Nike Earnings Preview: Supply Issues May Hurt Sales, But Long-Term Value Intact
- Reports fiscal Q2 2022 results on Monday, Dec. 20, after the close
- Revenue expectation: $11.25 billion
- EPS expectation: $0.6308
When the world’s largest sportswear company, Nike (NYSE:), reports its latest earnings later today, investors will likely be told a by-now-familiar story: sales are taking a hit from global supply chain disruptions, exacerbated by COVID-19 outbreaks in Asia.
In late September, the maker of Air Jordan and Air Force 1 sneakers told investors that factory closures in Vietnam, longer transit times, and labor shortages were crimping sales, even as consumers are ready to spend more on sportswear after last year’s lockdowns and gym closures.
During its fiscal second quarter, Nike has been seeing sales that are flat to lower by low single digits. Analysts had been looking for revenue growth of 12% for the year, as well as a 12% increase for the second quarter.
But despite this highly unpredictable environment for companies that sell consumer goods, Nike continues to remain a favorite analyst pick. The expectation is that given soaring consumer demand and the company’s successful e-commerce push there’s more NKE upside ahead.
Indeed, among 36 analysts polled by Investing.com, the stock received an ‘Outperform’ rating with an average 10.50% upside target on the share price over the next 12 months. Nike stock closed on Friday at $161.36.
To provide perspective, over that ended on Aug. 31, Nike produced its second-highest, three-month revenue figure while earnings-per-share set a record for the Beaverton, Oregon-based company.
Expanding Online Sales
Another reason making Nike a long-term buy: the global health crisis has accelerated the company’s shift to e-tail selling. It has created a direct-to-consumer business that’s not just efficient but also responsible for improving the enterprise’s profit margins.
For several quarters, Nike’s online sales have surged more than 80%, exceeding the company’s target for revenue from this segment. It now makes up 30% of total sales. Credit Suisse in a note to clients on Friday said it sees upside in shares of Nike after the company lowered its sales forecast. Its note added:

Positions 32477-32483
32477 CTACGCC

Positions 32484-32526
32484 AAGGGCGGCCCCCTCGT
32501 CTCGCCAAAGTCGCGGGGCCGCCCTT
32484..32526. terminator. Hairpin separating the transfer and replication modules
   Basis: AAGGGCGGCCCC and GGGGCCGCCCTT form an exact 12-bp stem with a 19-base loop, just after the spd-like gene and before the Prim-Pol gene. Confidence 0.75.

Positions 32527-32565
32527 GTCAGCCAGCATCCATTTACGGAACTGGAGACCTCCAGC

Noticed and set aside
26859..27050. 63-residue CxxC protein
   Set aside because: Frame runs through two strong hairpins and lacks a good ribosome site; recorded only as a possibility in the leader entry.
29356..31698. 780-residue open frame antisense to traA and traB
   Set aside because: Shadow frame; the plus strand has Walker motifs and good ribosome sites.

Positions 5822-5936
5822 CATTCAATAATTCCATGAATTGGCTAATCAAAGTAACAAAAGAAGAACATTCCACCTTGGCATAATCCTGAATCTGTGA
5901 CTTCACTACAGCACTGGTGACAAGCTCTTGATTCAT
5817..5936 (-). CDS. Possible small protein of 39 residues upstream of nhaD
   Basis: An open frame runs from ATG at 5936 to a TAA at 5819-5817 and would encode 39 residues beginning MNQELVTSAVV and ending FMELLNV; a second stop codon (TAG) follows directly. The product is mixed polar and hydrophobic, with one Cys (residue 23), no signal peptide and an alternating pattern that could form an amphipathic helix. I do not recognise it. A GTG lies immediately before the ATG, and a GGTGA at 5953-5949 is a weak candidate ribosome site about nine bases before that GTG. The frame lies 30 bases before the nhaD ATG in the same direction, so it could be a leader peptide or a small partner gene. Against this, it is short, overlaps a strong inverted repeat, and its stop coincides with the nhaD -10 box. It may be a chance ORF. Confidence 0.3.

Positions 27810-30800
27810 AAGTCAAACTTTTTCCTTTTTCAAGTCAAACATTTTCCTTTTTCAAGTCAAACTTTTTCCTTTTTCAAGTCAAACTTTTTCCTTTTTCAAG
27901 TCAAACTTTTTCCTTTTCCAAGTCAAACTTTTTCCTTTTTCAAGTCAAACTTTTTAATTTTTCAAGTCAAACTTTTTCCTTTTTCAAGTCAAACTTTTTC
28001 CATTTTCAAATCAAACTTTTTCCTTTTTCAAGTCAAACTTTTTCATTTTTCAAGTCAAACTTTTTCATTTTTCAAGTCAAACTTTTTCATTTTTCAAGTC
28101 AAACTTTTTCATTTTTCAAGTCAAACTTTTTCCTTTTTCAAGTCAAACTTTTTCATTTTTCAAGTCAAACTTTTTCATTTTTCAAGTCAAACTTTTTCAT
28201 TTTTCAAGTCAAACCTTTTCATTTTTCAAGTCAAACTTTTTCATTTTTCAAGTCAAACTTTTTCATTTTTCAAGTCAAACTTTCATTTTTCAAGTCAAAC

“Our US retailer checks have been strong through the holiday (despite some signs of inventory shortages) and we think inventory reallocated to direct-to-consumer (DTC) will drive upside to Street N. America revenue estimates in F2Q.”
According to Goldman Sachs, the near-term uncertainty over growth shouldn’t discourage investors who have a long-term investing horizon as the company’s stock always recovers after underperforming the market. The investment bank in a recent note said:
“We think there could still be upside to the stock as Nike will likely benefit from more customers focusing on wellness, a likely increased casualization of fashion trends post the pandemic, … the leveraging of its rich customer data and suite of apps to drive membership and demand globally.”
Goldman Sachs added:
“We note Nike’s brand strength as its number one competitive advantage. While fashion cycles can impact market share in the short term, we note the brand strength will provide support for Nike’s market share gains longer term.”
NKE shares are up 14% this year, after surging 39% in the previous year. The Index, during that period, has gained 23%.
Nike shares may come under selling pressure in the shorter term as the company continues to face supply-side issues as long as the pandemic is raging. That weakness should be taken as a buying opportunity by investors, given the strength of Nike’s brands and its ongoing push to expand its low-cost online sales.